If I had to reduce that kit of three lenses down to just two for typical outdoor documentary projects, I would make it the 50mm f/2.0 along with the 18mm f/2.0 R but I am looking forward to seeing what Fujifilm comes up with when it reveals the XF 18mm f/1.4 R WR next year which, if it follows the Fujilux design style, may well be a great option for video as well as stills.

I would have loved it, though, if the current 18mm f/2.0 lens were to be updated in the Fujicron design style, making it eminently suitable for use on Fujifilm’s smaller as well as digital rangefinder and rangefinder-style cameras with the coming 18mm f/1.4 better suited to the larger X-T and X-H DSLR-style camera bodies with or without vertical battery grips.

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Philip Bloom: Can you TRUST the FUJI X-T4 video AUTOFOCUS? – Commentary

“This isn’t a review of the excellent Fujifilm X-T4 but a detailed look at whether the improved autofocus abilities over the X-T3 get close to the superb AF of the Sony and Canon mirrorless cameras.”

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Fujifilm X-T4 with Fujifilm VG-XT4 Vertical Battery grip and Fujinon XF 18-55mm f/2.8-4.0 R LM OIS kit zoom lens. The battery grip is essential if you need a headphone port for monitoring audio while shooting. Image courtesy of Fujifilm Australia.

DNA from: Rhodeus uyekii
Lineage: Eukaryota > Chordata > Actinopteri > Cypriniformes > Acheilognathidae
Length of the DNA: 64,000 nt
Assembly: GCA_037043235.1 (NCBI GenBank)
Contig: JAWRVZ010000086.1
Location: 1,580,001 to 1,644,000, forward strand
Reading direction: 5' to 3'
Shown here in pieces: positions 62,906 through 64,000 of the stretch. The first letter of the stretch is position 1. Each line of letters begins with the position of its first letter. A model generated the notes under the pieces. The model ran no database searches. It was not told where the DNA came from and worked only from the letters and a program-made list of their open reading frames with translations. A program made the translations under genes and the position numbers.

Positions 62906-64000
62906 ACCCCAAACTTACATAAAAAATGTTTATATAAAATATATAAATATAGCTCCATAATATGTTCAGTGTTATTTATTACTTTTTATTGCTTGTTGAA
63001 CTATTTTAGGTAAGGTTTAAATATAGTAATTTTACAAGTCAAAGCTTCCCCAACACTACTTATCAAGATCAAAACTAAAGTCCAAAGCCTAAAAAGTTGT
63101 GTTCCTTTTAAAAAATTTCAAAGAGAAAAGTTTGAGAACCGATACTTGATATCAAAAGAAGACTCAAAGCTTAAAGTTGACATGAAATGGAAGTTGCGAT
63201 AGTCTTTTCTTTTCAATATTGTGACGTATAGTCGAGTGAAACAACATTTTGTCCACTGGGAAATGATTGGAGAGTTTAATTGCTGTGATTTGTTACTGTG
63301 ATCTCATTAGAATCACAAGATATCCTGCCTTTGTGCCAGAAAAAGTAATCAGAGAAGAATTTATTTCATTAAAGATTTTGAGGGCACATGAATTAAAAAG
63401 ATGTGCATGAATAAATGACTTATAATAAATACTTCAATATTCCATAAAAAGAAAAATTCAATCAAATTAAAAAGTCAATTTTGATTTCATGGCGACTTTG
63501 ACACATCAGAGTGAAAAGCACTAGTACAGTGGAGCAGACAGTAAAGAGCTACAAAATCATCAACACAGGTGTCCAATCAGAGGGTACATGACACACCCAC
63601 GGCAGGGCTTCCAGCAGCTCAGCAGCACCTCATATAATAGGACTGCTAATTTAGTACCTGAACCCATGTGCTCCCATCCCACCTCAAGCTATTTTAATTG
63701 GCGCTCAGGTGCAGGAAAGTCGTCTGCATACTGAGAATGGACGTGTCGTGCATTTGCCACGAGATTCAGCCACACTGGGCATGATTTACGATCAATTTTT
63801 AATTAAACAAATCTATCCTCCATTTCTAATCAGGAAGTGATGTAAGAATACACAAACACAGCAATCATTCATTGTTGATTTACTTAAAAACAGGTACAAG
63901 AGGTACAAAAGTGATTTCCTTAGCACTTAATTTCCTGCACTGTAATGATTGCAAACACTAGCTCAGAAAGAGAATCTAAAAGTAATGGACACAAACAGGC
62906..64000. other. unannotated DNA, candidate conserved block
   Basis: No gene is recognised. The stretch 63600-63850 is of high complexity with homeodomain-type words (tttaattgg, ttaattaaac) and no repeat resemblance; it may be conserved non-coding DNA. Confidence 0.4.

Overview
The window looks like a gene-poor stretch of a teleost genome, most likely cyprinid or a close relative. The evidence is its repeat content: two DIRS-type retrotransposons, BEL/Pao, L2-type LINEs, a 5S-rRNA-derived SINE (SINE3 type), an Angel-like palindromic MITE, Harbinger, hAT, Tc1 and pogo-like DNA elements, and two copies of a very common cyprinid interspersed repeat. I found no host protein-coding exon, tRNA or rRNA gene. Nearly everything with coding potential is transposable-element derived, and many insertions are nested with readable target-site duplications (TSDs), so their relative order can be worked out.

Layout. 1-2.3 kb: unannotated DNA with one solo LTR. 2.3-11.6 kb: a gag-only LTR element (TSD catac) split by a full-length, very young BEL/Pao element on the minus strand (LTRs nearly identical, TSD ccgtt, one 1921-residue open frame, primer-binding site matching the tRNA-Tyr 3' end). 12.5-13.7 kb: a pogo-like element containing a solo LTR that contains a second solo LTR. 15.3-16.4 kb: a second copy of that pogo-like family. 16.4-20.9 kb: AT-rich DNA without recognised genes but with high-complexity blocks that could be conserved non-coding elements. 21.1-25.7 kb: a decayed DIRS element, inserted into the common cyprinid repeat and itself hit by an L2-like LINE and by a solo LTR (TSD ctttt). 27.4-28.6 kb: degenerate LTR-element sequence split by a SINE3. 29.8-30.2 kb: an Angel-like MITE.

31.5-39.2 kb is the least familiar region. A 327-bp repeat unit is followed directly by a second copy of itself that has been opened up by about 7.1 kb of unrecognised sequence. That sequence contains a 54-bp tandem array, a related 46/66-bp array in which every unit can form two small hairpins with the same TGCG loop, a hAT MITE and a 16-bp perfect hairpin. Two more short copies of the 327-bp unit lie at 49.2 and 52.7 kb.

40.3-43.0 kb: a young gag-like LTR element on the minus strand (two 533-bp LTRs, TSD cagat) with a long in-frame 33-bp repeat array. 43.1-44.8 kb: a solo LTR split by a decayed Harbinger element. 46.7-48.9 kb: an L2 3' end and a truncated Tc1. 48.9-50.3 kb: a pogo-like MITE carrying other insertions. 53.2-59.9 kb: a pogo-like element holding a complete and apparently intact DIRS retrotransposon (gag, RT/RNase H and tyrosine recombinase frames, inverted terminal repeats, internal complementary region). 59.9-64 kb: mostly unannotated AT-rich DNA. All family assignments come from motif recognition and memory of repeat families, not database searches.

Commentary

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The “best camera ever made” according to Philip Bloom. ALPA XO Exoskeleton aka cage for Fujifilm GFX 100 medium format camera with ALPA Switar 140mm cinema prime lens. Image courtesy of ALPA.

I came across this video by Philip Bloom while researching recently-released Super 35 video-capable cameras.

Autofocus capabilities of current affordable Super 35 hybrid cameras are a constant subject of discussion online, with different manufacturers achieving various degrees of success with it.

Theoretically all makers of such cameras should be able to achieve near-parity in autofocusing given time and R&D dollars, but there is a question of when and whether all current makers will stay in business until they do.

Having grown up as a photographer and videographer during the analog era before autofocusing cameras and lenses even existed, I have always seen autofocus as something of a luxury and fall back on manual focus and back-button focusing anyway.